Among the many apprentice adventures we've been having around the farm lately—doing deliveries, learning to drive forklifts and tractors, picking parsley and strawberries, hiking in Blomidon Park on our days off—we were lucky enough on Friday to make a visit with Trish and the kids to Valley Mushrooms in Waterville. The generous and knowledgeable Leonard North took some time out of his busy day to show us around, walking us through the steps and equipment it takes to produce several thousand pounds of mushrooms every week (year round) in the Maritimes.
In his eight tunnels, Leonard has his various types of mushrooms growing in 5-8 week rotations in bags of pasteurized compost. The compost is made up of straw, chicken manure, and gypsum. It's pasteurized in special buildings by its own biological heat (up to 165˚C without any added energy!) before it is bagged and mixed with mushroom spawn. For those of you who have been following Chris's experiments with mushrooms here at the farm, you'll already know that mushroom spawn is a grain substrate (at Valley Mushrooms, millet) mixed with bits of mushroom mycelium that act as the 'seed' for the mushroom. These bags of compost and spawn are kept in insulated tunnels at controlled temperatures and carbon dioxide levels appropriate for their growth and fruiting (some of which have smart thermostats that Leonard can control with his phone! There's an app for everything).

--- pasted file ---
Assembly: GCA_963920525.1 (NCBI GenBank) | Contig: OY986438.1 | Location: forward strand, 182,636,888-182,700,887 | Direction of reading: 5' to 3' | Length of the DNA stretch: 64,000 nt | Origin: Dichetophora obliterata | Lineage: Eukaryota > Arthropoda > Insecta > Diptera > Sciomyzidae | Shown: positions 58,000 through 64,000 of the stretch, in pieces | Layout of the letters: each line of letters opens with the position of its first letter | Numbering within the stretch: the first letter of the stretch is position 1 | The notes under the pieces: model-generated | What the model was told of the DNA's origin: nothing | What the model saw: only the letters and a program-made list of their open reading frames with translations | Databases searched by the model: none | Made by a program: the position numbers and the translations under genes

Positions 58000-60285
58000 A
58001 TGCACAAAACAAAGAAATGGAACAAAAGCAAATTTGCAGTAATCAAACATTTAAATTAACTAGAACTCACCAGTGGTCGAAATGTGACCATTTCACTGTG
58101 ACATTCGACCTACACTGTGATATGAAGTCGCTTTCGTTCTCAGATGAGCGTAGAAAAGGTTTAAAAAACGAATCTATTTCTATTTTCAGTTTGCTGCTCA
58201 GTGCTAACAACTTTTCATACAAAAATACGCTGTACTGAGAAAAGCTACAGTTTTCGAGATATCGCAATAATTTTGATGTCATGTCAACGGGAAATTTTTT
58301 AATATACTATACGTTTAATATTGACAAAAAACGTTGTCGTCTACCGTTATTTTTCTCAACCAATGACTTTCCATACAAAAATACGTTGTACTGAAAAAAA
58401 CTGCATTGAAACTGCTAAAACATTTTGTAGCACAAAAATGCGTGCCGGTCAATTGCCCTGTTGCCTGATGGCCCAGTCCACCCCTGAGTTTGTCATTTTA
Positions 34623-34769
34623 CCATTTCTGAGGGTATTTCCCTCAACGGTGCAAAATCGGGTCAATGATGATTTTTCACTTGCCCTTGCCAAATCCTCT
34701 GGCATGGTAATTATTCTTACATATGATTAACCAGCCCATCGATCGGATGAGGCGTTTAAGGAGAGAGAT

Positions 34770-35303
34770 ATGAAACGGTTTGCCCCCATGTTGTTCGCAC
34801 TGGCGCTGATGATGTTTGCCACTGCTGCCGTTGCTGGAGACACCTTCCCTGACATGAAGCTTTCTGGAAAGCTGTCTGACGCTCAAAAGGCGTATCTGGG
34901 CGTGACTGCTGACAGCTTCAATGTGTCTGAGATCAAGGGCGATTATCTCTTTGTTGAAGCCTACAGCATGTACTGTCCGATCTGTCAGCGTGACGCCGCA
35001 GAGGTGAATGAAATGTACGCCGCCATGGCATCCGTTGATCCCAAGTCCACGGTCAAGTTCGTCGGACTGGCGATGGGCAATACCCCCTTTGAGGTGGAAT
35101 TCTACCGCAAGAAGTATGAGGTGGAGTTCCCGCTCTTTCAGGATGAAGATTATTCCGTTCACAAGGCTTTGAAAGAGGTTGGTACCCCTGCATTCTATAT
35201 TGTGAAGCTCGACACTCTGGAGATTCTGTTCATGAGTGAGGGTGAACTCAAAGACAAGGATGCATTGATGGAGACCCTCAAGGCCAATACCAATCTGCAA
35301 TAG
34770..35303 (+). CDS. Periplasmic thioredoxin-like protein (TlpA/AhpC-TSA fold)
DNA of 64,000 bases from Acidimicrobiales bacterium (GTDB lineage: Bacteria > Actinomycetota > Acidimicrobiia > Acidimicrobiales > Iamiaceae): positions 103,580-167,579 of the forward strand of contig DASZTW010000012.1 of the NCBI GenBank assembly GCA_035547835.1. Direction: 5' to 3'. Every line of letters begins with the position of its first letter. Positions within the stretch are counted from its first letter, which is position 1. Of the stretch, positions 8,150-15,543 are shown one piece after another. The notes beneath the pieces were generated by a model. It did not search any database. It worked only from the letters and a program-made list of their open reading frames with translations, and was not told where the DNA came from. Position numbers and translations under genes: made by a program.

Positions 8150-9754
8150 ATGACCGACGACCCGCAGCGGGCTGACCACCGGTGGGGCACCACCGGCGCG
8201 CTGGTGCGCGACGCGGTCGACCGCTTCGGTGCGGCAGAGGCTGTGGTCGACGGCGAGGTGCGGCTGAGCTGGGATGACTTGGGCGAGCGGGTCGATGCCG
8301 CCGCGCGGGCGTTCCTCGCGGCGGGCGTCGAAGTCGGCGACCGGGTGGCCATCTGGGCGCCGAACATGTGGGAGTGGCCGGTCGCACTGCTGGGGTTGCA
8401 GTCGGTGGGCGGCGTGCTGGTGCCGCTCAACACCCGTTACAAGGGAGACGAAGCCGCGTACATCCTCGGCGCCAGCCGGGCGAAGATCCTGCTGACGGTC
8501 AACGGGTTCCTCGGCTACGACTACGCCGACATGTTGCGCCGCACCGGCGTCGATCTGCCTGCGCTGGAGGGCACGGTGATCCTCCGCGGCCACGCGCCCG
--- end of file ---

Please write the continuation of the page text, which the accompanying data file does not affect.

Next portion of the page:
As Chris has experienced, mushrooms are very easy to contaminate, because they thrive in similar conditions to molds. We had to be careful about what we touched when we moved around the facility, and close the doors of the tunnels quickly to keep the mushroom flies out!
Though I'm not a mushroom scholar like Chris, it was really neat to see a totally different kind of farming from what I am used to. With almost everything inside and as precisely controlled and regulated as possible, it felt like I was walking around a laboratory or a space station more than an ordinary vegetable farm. But Leonard's sustainable mushroom practices aren't that different from any other ecologically-conscious farm: there are no pesticides used, the harvesting is done by hand, the waste is minimized through recycling (he sells his used mushroom compost to gardeners, farmers, and landscapers), and almost everything is operated within the local economy of the Maritimes. And Leonard knows his mushrooms—he has a masters degree from the University of Pennsylvania and has studied both agriculture and pathology.
But one of my favourite parts of the trip? Bob, Leonard's sweet and cuddly cat, who is even more enthusiastic about mushrooms than we are! (here he is devouring a tasty button mushroom)
That's all for now! Thanks again for having us, Leonard!
The past two weeks we've been working on a project with the awesome folks at Flowercart. Since the CSA goes year-round, it's really nice to have some of those spring vegetables for the winter shares. Unfortunately, here at the farm we are all too busy harvesting, planting, delivering, seeding, packing, washing, weeding, et cetera to be able to wash, chop, and bag 550 lbs of rhubarb! So, Dawna at Flowercart and her team have done the task for us!
When factoring in all of the costs for the project-- including the 6+ months in storage at Webster's Farms' big freezers, Flowercart' services, a lot more running around than expected, and the cost for the rhubarb itself-- will make the value of the end product about $4.00 per bag in your shares. Not bad for 1 lb of Valley rhubarb, frozen at the peak of it's flavour and abundance!
How do you feel about rhubarb, or frozen items in your shares in general? Does it help break up the root-vegetable-winter-blues?